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Vaginal ring for sustained release of lactic acid to prevent bacterial vaginosis and associated health risks

Award Information
Agency: Department of Health and Human Services
Branch: National Institutes of Health
Contract: 1R43AI157652-01
Agency Tracking Number: R43AI157652
Amount: $306,500.00
Phase: Phase I
Program: SBIR
Solicitation Topic Code: NIAID
Solicitation Number: PA19-272
Timeline
Solicitation Year: 2019
Award Year: 2021
Award Start Date (Proposal Award Date): 2021-03-01
Award End Date (Contract End Date): 2022-02-28
Small Business Information
106 OAK SPRING CT
Carrboro, NC 27510-2504
United States
DUNS: 079756959
HUBZone Owned: No
Woman Owned: No
Socially and Economically Disadvantaged: No
Principal Investigator
 RICHARD CONE
 (410) 336-6598
 cone@jhu.edu
Business Contact
 YING-YING WANG
Phone: (248) 982-7470
Email: ywang@mucommune.com
Research Institution
N/A
Abstract

Project Summary
Millions of women in the U.S. suffer from bacterial vaginosis (BV), a vaginal condition initiated by marked
overgrowth of polymicrobial bacterial populations that can suppress protective lactobacilli. Healthy lactobacilli
secrete lactic acid (LA) that acidifies the vagina and acts as a broad-spectrum microbicide that protects
against many types of pathogens and also can suppress polymicrobial communities of BV species that
produce little or no lactic acid. We do not know what initiates episodes of BV, but we do know that BV strongly
increases risks of many sexually transmitted infections including HIV, and increases risks of premature births.
At any given time, about 1/3 of sexually active women in the U.S. and world-wide have BV. Antibiotics can
provide transient relief from the foul-smelling discharge caused by BV but they do not prevent BV from
recurring (sometimes at a frequency up to twice a month). There is no product on the market that can provide
sustained protection against BV. We and others have shown that LA can potently inactivate many types of BV-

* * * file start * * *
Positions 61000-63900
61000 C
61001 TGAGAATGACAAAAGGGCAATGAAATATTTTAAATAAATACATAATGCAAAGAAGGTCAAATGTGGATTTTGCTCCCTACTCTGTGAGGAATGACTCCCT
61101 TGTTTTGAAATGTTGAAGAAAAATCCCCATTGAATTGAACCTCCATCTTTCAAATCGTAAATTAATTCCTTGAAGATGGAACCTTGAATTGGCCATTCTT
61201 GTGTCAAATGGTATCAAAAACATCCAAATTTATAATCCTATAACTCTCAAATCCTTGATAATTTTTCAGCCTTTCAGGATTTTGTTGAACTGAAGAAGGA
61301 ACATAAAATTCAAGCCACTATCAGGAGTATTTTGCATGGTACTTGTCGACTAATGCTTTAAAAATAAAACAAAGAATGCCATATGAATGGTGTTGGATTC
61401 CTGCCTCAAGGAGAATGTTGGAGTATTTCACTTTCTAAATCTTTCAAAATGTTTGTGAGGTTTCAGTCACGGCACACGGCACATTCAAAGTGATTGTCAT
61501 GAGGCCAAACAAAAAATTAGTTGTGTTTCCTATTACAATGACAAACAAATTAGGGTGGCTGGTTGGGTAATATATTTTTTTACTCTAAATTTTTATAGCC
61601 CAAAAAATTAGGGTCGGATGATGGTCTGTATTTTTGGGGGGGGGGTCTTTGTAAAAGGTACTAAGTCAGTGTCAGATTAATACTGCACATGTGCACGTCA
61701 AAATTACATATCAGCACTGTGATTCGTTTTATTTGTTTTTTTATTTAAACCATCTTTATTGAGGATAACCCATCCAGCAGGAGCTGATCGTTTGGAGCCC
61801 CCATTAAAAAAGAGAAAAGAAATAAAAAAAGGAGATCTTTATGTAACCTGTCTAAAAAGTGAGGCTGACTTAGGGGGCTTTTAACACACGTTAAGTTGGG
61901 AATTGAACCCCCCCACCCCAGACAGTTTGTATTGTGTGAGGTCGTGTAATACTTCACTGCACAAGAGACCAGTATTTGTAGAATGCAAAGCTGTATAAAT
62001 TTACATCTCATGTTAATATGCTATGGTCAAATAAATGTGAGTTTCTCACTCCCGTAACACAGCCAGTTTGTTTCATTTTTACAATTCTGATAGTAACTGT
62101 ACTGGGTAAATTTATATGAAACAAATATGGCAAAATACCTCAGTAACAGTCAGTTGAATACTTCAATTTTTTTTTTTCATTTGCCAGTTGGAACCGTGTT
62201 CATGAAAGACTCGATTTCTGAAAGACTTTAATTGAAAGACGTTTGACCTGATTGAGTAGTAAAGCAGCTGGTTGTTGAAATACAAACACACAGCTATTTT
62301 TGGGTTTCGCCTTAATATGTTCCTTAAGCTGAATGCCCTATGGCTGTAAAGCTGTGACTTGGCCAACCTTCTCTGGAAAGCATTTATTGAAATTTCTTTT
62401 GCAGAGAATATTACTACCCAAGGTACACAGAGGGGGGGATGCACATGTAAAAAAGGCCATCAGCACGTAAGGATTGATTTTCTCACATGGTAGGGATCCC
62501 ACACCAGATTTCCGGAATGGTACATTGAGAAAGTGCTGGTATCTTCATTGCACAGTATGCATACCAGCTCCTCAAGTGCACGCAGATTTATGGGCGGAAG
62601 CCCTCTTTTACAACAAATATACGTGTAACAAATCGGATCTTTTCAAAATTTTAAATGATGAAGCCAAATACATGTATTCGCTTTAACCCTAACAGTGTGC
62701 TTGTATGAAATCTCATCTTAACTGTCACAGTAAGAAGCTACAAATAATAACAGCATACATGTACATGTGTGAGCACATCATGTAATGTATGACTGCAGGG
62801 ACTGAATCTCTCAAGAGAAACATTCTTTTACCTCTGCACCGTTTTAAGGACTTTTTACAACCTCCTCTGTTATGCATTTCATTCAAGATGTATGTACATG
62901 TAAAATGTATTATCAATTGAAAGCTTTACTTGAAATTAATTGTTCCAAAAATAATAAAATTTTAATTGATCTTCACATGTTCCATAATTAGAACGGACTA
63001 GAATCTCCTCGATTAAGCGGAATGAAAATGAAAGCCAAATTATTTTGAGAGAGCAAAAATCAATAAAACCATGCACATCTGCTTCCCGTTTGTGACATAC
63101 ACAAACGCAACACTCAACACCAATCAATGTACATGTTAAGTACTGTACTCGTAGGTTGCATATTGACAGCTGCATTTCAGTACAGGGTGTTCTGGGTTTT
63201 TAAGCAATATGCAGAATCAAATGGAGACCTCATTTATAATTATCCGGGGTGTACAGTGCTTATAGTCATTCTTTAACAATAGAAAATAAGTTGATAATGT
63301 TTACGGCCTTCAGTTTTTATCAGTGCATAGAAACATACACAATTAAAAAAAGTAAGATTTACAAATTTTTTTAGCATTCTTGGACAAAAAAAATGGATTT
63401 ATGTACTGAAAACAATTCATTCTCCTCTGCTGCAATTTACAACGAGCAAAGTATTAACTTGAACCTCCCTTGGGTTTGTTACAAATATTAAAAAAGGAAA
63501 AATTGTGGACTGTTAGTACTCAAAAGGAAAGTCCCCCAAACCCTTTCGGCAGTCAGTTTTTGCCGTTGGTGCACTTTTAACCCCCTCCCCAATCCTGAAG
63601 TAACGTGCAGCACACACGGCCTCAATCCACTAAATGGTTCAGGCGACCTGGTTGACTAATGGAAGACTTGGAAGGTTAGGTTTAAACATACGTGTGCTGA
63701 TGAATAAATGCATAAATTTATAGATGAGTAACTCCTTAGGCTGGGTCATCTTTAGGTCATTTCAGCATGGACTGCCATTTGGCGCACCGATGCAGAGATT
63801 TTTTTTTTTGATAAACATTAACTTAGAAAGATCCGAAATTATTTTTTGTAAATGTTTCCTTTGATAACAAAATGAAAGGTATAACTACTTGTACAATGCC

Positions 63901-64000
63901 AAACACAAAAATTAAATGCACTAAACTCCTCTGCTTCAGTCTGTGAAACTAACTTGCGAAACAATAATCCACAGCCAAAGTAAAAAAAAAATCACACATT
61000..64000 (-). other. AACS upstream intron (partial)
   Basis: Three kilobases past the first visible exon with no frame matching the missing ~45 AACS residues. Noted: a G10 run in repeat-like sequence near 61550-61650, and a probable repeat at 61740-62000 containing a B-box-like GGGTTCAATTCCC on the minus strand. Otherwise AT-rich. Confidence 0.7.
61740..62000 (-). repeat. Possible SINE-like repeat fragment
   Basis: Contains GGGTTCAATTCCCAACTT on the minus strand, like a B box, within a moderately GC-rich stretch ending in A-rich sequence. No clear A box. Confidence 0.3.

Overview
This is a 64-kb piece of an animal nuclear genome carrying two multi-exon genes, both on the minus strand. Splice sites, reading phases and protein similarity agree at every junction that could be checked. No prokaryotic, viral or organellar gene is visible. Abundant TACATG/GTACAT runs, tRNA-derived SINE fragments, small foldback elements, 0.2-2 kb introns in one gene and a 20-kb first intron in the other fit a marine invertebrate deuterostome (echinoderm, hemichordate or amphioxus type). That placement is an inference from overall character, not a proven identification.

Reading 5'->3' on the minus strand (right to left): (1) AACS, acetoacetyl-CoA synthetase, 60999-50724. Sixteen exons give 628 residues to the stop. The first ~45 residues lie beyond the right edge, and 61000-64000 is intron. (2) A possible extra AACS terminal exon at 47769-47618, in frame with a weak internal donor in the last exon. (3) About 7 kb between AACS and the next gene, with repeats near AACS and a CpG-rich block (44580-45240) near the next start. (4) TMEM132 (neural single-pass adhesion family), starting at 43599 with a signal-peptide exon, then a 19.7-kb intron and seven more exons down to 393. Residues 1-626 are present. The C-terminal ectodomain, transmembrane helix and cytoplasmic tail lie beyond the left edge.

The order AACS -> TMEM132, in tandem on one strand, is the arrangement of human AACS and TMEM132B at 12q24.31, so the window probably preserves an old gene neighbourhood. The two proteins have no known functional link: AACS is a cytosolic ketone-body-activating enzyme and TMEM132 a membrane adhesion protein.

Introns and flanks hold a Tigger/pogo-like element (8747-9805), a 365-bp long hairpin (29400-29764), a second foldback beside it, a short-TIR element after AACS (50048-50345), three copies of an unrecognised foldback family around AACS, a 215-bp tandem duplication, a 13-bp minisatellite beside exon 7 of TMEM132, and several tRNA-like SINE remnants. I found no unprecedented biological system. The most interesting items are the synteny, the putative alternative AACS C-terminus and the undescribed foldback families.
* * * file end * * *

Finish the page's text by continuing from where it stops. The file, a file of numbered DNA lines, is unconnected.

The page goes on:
associated bacteria as well as many types of pathogens that cause sexually transmitted infections. Since LA is
abundant in the healthy vaginas of women with protective lactobacilli, it has the potential to provide a safe
nontoxic microbicide. We have recently determined the rate at which healthy lactobacilli continuously produce
LA and hence for the first time know the rate at which lactic acid should be supplied to the vagina to treat and
prevent BV. This has enabled us to develop an LA-releasing intravaginal ring (LA-IVR) that can provide
sustained release of LA over 30 days at the rate needed to treat and prevent BV while not suppressing healthy
lactobacilli. Through careful selection of polymers and formulation design, we have shown that we can tune the
release rates of LA from various polymeric matrices, and achieve sustained release of LA. Building on our
promising pilot work, we seek in Aim 1 to optimize our lead LA-IVR formulation, and perform various
characterizations including LA release rates over time, hydrophobicity, and mechanical properties (elasticity,
compressibility). We will then fabricate a macaque LA-IVR, and in Aim 2 test whether sustained release of LA
by this IVR can suppress BV-like bacterial species in pigtail macaques. Successful demonstration of safety and
efficacy in this highly relevant large animal model would support advancing Mucommune’s LA-IVR through
IND-enabling activities. The simplicity of our LA-IVR design ensures both ease of production and likely very low
manufacturing costs of the eventual product, which in turn should maximize potential public health impact and
commercial viability of the product both in the U.S. and in low and middle income countries worldwide.
(26 lines)Project Narrative
Bacterial vaginosis (BV) is a frequently recurring vaginal condition that suppresses protective lactobacillus
bacteria and greatly increase risk of sexually transmitted infections and adverse pregnancy outcomes. To meet
the urgent need for sustained protection against BV, Mucommune is developing an intravaginal ring (LA-IVR)
that will continuously release lactic acid (LA) for over 30 days at a rate designed to safely suppress BV-causing
bacteria while not suppressing healthy protective lactobacilli. The LA-IVR can be produced at low cost, and its
successful development would establish an affordable and effective method for protecting millions of women
from BV in the U.S. and worldwide.

* Information listed above is at the time of submission. *

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